The Cassar Lab, led by Nicolas Cassar, professor of biogeochemistry, focuses on biogeochemistry and ecophysiology, with the objective of constraining the mechanisms governing carbon, oxygen and nitrogen cycling, and climate. Current research interests include ocean carbon cycling and productivity, oceanic metabolic balance, marine N2 fixation, carbon acquisition mechanisms in marine phytoplankton and implications for climate and paleo-CO2 reconstruction, as well as global carbon cycle and ocean-atmosphere fluxes. The cycling of elements such as carbon, oxygen and nitrogen is critical to understanding our climate. The lab's scientific approach is interdisciplinary, integrating field and satellite observations, laboratory experiments, method development, modeling and theory.
PhD students Perrin Hagge and Katryna Niva recently shared insights into the Cassar Lab, its research, their experiences in the lab and the opportunities the lab offers Duke students.
What is the lab's research focus and what big questions is it trying to answer?
"The Cassar Lab investigates how macro nutrients like oxygen, nitrogen and carbon move through the environment with a focus on how climate change disrupts these cycles. As a biogeochemistry lab, our work is interdisciplinary and combines fields such as ecology, stable isotope chemistry, molecular biology and geophysics. The methods we use are equally varied and range from lab and field experiments to satellite inference, modeling and theory. The Cassar Lab also focuses on the development of new continuous-measurement methods which allow us to study biogeochemical systems with unprecedented sensitivity and resolution. These methods currently are being used to study the global carbon pump through oxygen and argon ratios, terrestrial and marine nitrogen fixation through ethylene concentrations and marine phytoplankton production through oxygen isotopes."
What has been your favorite or most rewarding experience in the lab so far?
Perrin: "Over the past two summers, I have had the opportunity to travel to Arctic and sub-Arctic field sites in Norway, Iceland, Greenland, Canada and Alaska. I’ve been fortunate to see puffins, seals, walruses, grizzly bears, arctic foxes, muskoxen, reindeer/caribou and lots of polar bears. Experiencing the beauty of these environments with their full complement of flora and fauna excites and inspires me. I recognize that it is a privilege to conduct fieldwork in the Arctic, and I want to ensure the knowledge we learn from our work ultimately benefits both the scientific community as well as the inhabitants and stewards of these areas."
Katryna: "Last summer, I had the opportunity to join our lab-mate Ariana De Souza on a research cruise investigating the biogeochemical dynamics of the Barents Sea and Norwegian Sea. We joined a team of twenty scientists from the UK and France and traveled on board for five weeks, enjoying the Arctic summer with 720 hours of daylight straight! We saw several groups of whales and dolphins as well as a polar bear accompanied by breathtaking views of glaciers and sea ice. Ultimately, we were able to use the fast response time of one of the Cassar Lab-developed instruments, the Flow-through incubation Acetylene Reduction Assays by Cavity ring-down laser Absorption Spectroscopy (FARACAS), to alert the other researchers to biologically dynamic areas for more intensive sampling and offered greater insight into the nitrogen dynamics of the region. Our findings in this area can now be expanded to the arctic more broadly and used as a measure of how biological activity is shifting in one of the earth’s most climate change impacted regions."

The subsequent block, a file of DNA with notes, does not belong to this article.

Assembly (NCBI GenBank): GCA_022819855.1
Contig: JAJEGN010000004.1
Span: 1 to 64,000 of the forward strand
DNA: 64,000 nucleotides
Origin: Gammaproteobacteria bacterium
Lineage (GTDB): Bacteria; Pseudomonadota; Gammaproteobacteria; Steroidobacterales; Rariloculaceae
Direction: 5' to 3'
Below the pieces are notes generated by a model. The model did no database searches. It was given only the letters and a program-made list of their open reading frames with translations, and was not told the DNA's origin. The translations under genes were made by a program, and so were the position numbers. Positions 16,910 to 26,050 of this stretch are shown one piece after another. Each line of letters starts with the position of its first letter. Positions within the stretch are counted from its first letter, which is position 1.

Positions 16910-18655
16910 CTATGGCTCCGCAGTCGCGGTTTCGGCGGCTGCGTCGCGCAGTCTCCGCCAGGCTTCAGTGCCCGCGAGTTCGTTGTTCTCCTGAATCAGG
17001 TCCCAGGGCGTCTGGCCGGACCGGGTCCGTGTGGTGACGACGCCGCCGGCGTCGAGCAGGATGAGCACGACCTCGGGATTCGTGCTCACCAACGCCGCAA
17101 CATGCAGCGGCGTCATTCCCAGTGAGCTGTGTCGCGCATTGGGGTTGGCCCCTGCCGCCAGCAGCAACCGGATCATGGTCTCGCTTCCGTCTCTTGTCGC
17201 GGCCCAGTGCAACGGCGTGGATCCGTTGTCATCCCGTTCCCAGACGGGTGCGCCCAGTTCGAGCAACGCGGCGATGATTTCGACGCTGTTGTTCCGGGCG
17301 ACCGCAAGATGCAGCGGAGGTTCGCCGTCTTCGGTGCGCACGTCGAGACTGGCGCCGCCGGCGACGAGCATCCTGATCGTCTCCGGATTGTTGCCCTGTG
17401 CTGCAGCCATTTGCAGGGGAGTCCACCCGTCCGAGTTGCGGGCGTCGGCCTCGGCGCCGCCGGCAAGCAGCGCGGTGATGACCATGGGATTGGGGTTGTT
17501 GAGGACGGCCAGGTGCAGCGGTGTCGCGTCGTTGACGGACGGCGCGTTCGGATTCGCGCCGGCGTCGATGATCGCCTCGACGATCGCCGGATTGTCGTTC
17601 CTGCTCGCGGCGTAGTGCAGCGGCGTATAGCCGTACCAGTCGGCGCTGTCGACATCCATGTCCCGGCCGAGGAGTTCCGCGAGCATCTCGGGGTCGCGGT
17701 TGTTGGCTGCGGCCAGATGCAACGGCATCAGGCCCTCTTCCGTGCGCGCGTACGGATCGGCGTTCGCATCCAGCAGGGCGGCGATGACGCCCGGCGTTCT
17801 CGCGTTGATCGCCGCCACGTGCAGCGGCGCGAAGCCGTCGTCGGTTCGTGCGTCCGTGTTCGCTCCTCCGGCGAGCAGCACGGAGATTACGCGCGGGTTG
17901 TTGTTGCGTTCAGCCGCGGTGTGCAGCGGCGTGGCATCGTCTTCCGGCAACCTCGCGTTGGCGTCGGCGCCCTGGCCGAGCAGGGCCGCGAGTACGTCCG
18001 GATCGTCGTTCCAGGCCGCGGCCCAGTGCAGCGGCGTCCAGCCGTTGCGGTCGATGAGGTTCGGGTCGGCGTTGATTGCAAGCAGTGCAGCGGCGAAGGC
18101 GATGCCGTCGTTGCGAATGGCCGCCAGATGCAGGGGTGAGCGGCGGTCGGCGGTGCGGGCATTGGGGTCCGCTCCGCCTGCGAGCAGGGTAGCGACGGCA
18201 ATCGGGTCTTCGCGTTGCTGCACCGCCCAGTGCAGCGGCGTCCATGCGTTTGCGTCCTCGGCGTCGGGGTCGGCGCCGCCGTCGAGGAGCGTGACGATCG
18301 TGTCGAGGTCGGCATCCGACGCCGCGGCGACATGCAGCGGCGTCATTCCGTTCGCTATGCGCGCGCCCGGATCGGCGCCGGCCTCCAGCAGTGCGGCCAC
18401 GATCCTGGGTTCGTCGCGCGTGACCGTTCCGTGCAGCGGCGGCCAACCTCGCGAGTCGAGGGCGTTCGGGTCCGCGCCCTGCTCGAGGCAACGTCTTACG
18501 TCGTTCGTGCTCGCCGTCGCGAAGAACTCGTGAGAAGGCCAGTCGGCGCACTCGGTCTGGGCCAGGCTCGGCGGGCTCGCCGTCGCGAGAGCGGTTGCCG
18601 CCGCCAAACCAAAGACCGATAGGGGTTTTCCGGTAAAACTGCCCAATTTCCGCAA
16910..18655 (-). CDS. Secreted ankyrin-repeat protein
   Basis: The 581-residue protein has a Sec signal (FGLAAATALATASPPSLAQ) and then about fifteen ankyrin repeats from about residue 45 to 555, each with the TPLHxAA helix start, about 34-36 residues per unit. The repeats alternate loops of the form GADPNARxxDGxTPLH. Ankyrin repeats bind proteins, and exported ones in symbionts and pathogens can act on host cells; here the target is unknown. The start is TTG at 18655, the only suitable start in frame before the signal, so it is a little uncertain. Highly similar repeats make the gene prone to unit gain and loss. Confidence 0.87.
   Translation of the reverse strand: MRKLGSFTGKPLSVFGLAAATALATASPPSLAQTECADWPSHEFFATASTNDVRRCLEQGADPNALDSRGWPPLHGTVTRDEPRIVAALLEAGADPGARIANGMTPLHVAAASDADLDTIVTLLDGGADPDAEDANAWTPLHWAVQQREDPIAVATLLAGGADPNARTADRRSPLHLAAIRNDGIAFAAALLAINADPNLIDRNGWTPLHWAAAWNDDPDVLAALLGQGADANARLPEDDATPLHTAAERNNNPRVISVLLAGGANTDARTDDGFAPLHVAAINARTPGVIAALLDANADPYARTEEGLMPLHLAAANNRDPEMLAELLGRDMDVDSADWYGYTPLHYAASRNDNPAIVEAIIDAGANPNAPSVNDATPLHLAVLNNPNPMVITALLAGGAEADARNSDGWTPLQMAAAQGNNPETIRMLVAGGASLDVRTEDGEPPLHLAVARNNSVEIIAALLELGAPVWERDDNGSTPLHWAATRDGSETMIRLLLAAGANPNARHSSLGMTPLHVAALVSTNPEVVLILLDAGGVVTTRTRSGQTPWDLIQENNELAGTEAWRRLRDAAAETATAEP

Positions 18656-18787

What opportunities does your lab offer students and how does that experience contribute to their academic and career growth?
“The Cassar Lab is uniquely situated to support the development of a well-rounded scientist. As we do not confine ourselves to either remote modeling work or fieldwork-centered data acquisition and interpretation, our lab meetings foster interdisciplinary discussion and our lab is equipped to tackle a broad range of research questions. For those interested in conducting fieldwork, the highly specialized nature of the instruments developed in our lab places us in high demand in research initiatives around the world. On such trips, we are granted the opportunity to collaborate with and learn from world-class researchers while navigating obstacles in a high-intensity environment.”
Each month the Nicholas School will highlight the work of one of its labs through the lens of a lab member. For more information on Duke Environment research visit our research page and to keep up with the latest news, subscribe to our monthly Research + Impact email newsletter. Explore more about the Cassar Lab on the lab's website.